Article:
To many California political insiders, the idea of the state adopting a Canadian-style health plan — run by the government with care delivered by private doctors and hospitals — seems fanciful. Gov. Arnold Schwarzenegger has already vetoed the proposal once and has threatened to do so again if it lands on his desk before his term ends in January. California voters also rejected the idea when it appeared on the ballot as a citizens’ initiative in the 1990s. And with President Obama and the Democrats in Congress trying to pass a comprehensive health care plan for the nation, this seems like a strange time for California to do its own thing. Don’t tell that to Senator Mark Leno. The San Francisco Democrat, is moving ahead with his single-payer proposal, a measure he inherited after Senator Sheila Kuehl, Democrat of Santa Monica and a longtime champion of the idea, was forced from office by term limits in 2008. My column in today’s New York Times’ Bay Area Edition explores what’s ahead for the idea in California.
Posts Tagged Mark Leno
The state Senate passed SB 810 — a single-payer universal health care bill — on a party line vote, with all the votes in favor coming from Democrats and the opposition coming from Republicans.
The legislation, by San Francisco Democrat Mark Leno, is nearly identical to SB 840, the single-payer bill authored by former Sen. Sheila Kuehl that the Legislature passed in 2008, only to see it vetoed by Gov. Arnold Schwarzenegger.
The bill envisions a system that would collect $200 billion a year from individuals, businesses and government and use that money to finance health care for every Californian. Individuals would choose their own doctors and hospitals, which would be reimbursed by the state. Benefit levels and reimbursement amounts would be set by a board with members appointed by state officials.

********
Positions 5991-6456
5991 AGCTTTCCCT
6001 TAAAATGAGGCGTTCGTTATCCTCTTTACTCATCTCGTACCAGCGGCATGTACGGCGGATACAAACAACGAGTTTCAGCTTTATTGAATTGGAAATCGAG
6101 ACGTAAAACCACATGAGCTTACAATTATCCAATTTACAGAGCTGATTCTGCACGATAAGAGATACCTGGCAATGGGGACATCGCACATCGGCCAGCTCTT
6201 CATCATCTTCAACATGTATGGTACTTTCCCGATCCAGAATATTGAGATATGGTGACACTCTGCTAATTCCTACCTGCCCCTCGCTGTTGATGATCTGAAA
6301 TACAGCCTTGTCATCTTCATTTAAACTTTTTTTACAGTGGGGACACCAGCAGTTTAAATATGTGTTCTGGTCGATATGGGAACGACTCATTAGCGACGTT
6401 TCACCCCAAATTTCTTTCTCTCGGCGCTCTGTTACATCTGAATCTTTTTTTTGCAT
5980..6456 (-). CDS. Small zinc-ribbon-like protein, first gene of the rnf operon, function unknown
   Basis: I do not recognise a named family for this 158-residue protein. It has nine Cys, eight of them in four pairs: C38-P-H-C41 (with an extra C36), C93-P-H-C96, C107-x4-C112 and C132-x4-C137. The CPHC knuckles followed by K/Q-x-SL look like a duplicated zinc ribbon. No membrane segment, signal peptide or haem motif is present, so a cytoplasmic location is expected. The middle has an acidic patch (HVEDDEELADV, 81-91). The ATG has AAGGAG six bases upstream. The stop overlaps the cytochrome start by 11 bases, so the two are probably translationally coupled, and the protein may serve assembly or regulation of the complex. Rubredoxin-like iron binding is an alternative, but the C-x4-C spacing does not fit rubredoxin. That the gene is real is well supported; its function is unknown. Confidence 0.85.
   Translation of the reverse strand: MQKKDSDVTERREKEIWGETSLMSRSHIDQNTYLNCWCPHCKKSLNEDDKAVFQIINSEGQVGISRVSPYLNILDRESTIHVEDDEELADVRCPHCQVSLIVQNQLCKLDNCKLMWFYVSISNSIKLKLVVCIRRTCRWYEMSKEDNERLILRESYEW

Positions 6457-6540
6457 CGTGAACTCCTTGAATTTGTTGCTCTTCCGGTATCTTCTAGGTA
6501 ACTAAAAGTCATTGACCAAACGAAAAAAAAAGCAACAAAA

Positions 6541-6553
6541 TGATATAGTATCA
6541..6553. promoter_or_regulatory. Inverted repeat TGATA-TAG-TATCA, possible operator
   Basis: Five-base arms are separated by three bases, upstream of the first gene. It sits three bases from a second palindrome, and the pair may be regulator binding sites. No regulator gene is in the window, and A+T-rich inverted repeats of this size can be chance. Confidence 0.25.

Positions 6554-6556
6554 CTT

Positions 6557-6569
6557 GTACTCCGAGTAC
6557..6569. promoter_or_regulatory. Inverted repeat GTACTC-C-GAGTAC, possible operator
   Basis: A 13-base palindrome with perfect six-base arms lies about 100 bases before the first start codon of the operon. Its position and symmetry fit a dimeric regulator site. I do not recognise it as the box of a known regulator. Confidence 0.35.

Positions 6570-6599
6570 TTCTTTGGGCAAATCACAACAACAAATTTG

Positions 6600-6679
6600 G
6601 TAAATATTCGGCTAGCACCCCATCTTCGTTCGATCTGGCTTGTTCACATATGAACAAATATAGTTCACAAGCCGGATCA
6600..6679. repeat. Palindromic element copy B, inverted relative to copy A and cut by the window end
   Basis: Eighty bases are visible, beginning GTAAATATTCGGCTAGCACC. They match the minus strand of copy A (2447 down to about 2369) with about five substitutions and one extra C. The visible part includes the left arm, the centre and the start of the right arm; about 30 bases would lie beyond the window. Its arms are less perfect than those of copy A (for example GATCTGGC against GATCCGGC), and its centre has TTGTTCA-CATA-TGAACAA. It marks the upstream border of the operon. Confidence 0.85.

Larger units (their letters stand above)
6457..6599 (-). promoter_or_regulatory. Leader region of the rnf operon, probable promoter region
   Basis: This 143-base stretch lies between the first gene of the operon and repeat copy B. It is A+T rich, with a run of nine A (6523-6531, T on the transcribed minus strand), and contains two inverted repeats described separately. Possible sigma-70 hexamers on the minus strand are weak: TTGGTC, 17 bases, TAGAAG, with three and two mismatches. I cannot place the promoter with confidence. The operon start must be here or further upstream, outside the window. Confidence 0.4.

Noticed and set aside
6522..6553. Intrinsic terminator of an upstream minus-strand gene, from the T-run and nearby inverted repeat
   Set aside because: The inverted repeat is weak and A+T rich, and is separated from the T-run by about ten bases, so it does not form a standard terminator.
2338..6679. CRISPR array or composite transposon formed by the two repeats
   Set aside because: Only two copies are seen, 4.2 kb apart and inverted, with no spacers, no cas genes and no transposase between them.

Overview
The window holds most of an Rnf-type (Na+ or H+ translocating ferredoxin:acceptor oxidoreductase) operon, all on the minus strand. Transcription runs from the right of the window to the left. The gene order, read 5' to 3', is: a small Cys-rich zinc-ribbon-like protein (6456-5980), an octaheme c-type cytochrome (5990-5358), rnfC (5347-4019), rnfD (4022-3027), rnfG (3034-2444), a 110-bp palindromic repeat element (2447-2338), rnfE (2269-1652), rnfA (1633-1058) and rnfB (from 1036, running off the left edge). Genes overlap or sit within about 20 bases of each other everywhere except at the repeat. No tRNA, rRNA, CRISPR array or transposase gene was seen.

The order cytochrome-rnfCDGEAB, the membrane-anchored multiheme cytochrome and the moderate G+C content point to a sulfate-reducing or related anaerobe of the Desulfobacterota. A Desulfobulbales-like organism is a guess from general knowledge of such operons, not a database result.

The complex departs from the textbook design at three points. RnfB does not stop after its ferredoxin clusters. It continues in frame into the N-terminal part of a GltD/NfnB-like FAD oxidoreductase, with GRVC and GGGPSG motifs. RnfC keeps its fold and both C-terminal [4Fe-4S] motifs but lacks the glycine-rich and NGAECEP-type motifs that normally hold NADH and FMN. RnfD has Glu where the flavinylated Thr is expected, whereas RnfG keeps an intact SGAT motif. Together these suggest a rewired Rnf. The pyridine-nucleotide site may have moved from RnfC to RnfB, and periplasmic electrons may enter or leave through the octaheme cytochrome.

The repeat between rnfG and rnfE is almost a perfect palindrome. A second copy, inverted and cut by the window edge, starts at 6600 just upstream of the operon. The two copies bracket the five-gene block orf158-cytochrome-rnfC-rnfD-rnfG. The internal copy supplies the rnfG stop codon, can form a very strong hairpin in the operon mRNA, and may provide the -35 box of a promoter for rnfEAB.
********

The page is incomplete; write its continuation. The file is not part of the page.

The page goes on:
Supporters of the plan say it would save money by eliminating private insurance administrative and marketing costs. But opponents say it would create government control of the health system and lead to rationing. Although an independent economic study once concluded that the Kuehl bill would lead to lower health care costs over time, the authors of that study conceded that the lower costs were mostly the result of an edict in the bill limiting the increase in health costs to no more than the inflation rate. If the demand for services or their actual cost exceeded that trend line, the state board would have to reduce services to fit within the budget.
Senate leader Darrell Steinberg acknowledged today that the single-payer bill has no chance of becoming law this year. But he said he hoped the bill’s passage would stir bipartisan debate on the issue in California at a time when federal passage of health reform is beginning to seem less likely.